Monday, 25 April 2005

Ancient sweets

It is incorrectly assumed that the ancient Greeks and Romans did not know of the existence of sugar. The first reference to sugar is made by the Greek general Nearchus of Crete. He commmanded Alexander the Great's army in 327 B.C. and while he was in what is now known as the Punjab area, he came across sugar. Additionaly, Strabo, the Roman geographer describes "a reed in India [that] brings forth honey without the help of bees...". He also mentions sugar in solid form, describing it as "stones the colour of frankinsense, sweeter than figs or honey". The Greek naturalist and physician Dioscorides spoke of it as "...a kind of solidified honey, called saccharon [Greeks still call sugar sakharo or zahari] found in reeds in India and Arabia Felix, of a similar consistency to salt...". Indeed, it was thought that sugar was a type of salt and we see that even in Medieval times when it was sometimes referred to as "Indian Salt".

Despite the fact that the ancients were aware of sugar, they in fact preferred honey. Sugar was used occasionaly for medicinal reasons only. Roman sweets were called dulcia and were usually pastries made with honey. We can find detailed descriptions of these sweets in Apicius's cookbook, the only one of its kind from that era. Seneca alleges that Apicius had to commit suicide because he had spent all his money on food and the good life. Maybe it is difficult to see why when we read such recipies as dormouse pie. This pie consisted of meat from dormice which had been fed exclusively with figs, hence their flesh was considered to be a sweet. Amongst several such recipies, Apicius describes one in which a stuffed date is filled with nuts, pine kernels and pepper (a highly prized spice for the Romans), then rolled in salt and eventually fried in honey. Adventurous arcaeologists who have tried this say it is delicious. You can judge for yourselves...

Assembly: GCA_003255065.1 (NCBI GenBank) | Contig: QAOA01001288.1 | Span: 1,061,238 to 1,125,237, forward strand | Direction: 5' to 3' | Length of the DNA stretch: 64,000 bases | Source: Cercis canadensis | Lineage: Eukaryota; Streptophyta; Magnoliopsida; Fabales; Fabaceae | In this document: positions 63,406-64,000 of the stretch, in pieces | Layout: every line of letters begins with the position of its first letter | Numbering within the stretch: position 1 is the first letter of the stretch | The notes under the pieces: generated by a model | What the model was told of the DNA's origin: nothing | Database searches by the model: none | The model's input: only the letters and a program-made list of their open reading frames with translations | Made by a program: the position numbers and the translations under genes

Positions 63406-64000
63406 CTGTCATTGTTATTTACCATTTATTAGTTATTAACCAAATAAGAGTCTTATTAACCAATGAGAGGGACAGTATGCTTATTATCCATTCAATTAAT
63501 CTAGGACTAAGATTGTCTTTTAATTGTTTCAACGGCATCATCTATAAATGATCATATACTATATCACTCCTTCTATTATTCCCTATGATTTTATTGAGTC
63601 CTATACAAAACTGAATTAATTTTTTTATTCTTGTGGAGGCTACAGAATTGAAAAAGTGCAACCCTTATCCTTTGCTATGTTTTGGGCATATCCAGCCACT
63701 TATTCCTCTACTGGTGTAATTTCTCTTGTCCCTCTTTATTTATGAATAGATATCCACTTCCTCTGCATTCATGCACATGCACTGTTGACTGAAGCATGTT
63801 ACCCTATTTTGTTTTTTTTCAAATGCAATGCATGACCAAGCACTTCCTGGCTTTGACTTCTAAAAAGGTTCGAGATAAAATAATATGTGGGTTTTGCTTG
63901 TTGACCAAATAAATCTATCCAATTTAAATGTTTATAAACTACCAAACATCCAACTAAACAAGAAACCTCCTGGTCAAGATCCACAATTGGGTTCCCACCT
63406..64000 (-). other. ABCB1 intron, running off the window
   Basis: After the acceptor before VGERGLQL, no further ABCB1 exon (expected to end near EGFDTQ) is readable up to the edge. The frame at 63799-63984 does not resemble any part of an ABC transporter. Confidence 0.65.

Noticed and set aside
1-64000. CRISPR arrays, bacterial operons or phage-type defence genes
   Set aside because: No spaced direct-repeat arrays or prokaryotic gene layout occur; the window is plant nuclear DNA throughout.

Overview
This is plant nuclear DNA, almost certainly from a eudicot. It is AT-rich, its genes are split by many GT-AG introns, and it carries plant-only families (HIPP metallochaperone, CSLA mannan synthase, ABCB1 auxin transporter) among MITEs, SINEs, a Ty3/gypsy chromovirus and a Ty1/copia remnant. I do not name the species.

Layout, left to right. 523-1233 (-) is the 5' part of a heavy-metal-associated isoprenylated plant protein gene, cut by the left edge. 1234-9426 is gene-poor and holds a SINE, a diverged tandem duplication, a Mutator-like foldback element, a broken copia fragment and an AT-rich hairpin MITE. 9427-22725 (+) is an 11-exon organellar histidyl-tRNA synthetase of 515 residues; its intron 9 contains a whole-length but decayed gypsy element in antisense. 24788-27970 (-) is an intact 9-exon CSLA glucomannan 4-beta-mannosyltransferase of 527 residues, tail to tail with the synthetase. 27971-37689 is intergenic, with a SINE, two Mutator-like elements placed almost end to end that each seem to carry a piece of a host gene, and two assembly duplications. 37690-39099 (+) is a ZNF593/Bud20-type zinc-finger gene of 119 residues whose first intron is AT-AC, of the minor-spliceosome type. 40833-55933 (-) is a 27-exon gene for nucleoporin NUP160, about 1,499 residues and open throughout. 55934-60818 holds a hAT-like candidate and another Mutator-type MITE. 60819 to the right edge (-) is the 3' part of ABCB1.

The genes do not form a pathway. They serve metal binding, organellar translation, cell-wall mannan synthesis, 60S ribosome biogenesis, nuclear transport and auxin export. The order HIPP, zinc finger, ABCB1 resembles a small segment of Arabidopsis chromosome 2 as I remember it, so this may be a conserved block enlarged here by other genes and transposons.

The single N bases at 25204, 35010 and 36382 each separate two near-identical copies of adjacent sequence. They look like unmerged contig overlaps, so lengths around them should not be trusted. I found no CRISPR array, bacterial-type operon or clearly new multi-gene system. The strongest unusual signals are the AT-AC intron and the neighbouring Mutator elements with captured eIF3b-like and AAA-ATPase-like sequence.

Reference: "Sweets: A History of Temptation" by Tim Richardson, published by Bantam Books.

3 comments:

Light said...

The Romans ate some odd shit...between these treats, and their liking for fish sauce, they must've STUNK.

Alterior said...

At least they went to the baths every day...! :-)
The fish sauce was basically a fish pickle called garrum. I don't think I would like that either...too fishy!

Anonymous said...

romans ate all sotrts of rubbish...fishy